Many of the oral histories in Burning Country sound like the monologues filmed by Abounaddara. Their subjects tell of discovering political agency—often an oppositional sense of Syrian nationalism—as well as talking about revolutionary tactics (peaceful protests versus armed militancy), the reality of sectarianism, and harrowing stories of imprisonment. The details can make for painful reading. “I used to spend an extra minute in the toilet so they’d punish me with torture,” one activist is quoted as saying. “I wanted to be tortured to have a break from solitary.”
A danger of writing history through testimonials and eyewitness accounts is that it is hard to know which voices are representative. One needs some background—some broad sample—to decide if they are or not. Burning Country lets us listen to many voices we aren’t likely to hear on the news, but not one of them is a regime supporter, nor even someone who opposes the regime but fears the Islamists even more. There is no lack of such people in Syria. Al-Assad’s state is much reduced, but it still rules the majority of the population and many of them would rather stay than flee to the so-called “liberated zones.”
Abounaddara, which has filmed several regime supporters as well as Islamists, has a slightly different problem with respect to capturing Syrians as a whole. For there is a discernable tension between the group’s universalist rhetoric of human dignity and rights and their effort to present each Syrian as a particular individual. This tension affects their choices as filmmakers in important ways. In an interview, Charif Kiwan explained the group’s striking refusal to supply viewers of their films with points of orientation: “We don’t give any information about place. The idea here is also to confuse people. We want the universal viewer to recognize himself, his place, his country in this Syrian place and voice. We want him to imagine that he could be there.”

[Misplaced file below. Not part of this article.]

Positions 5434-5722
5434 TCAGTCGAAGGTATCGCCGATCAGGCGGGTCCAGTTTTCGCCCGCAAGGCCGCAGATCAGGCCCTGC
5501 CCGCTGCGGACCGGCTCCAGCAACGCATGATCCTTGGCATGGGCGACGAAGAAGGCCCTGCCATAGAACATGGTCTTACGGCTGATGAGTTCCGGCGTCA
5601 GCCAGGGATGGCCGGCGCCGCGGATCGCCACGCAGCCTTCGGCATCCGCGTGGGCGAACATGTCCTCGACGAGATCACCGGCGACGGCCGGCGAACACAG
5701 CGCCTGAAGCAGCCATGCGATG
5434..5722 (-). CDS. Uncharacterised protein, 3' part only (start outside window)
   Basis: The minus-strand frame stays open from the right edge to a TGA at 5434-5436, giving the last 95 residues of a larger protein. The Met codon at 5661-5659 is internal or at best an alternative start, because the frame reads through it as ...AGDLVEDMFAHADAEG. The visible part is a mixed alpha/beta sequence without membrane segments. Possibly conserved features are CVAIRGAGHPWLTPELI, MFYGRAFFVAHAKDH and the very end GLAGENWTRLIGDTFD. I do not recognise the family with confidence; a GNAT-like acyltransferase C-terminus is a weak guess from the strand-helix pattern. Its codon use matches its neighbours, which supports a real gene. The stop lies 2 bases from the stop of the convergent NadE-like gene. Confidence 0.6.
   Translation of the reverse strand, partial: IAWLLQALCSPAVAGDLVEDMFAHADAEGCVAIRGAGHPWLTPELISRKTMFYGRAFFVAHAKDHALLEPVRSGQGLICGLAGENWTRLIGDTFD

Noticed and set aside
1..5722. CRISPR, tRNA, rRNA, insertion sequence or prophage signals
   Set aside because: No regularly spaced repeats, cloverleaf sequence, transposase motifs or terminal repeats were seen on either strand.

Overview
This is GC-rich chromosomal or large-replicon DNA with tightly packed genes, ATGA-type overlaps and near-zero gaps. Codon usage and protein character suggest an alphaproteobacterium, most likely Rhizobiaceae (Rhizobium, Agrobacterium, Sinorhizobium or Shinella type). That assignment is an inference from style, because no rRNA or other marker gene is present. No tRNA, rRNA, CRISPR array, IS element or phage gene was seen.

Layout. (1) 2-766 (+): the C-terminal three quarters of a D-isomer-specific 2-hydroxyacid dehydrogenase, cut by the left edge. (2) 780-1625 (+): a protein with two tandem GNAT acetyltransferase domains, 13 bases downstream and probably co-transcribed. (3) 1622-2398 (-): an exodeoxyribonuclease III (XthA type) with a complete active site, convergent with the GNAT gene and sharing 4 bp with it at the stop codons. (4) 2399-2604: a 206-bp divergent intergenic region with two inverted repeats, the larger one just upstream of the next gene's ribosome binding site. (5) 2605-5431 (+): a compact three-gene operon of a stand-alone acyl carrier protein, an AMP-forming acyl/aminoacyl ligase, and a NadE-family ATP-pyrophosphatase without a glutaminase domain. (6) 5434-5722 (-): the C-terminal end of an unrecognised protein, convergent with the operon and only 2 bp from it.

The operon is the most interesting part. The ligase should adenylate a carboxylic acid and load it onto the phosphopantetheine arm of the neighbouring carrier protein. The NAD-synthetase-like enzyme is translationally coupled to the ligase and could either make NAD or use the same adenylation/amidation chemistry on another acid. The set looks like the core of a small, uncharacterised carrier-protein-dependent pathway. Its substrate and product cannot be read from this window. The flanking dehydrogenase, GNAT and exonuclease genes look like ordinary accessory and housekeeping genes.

This appeal to the universal viewer and his powers of sympathetic imagination sits somewhat uneasily with the group’s tough-minded rejection of pity and fellow feeling as political and aesthetic principles. Nor is it clear how the filmmakers’ method of abstraction, as explained by Kiwan, can be reconciled with their commitment to show “images of the networks of social relations.” Isolating individuals from their local settings may make them easier to recognize as fellow humans, but precisely at the cost of losing a sense of their individuality—a sense of the particular place they speak from. One might argue this is especially important in a country such as Syria, where local identities run deep (one reason why the opposition has been so fragmented).
The appeal to dignity and rights might be the result of Abounaddara’s slow drift, along with the rest of the civil opposition, into the forums of international opinion. (While the collective’s early films have no subtitles, the later works are typically posted in two versions, with excellent French and English translations.) Fortunately, the group’s films rarely lose touch with actual conditions in Syria, and are in fact coolly untroubled by what foreign viewers—wherever they live—might make of them.
The more of them one sees, the more one has the sense that the documentaries form an alternative Syria, much more finely grained than the one we find in the news, but also more unified. Grounded in the patriotic ideals of the protest movement, Abounaddara still believes in the Syrian people’s oneness, despite the stark differences their own documentaries attest to. In one short film, the Arabic letters spelling “Syria” dance through a series of print fonts, before finally resolving in a slogan, “The Syrian People Are One.” In the end, these films are acts of construction as much as they are works of witness. They imagine Syria as it might be, were the fate of the country up to Syrians to decide.
Robin Yassin-Kassab and Leila Al-Shami’s Burning Country is distributed by the University of Chicago Press.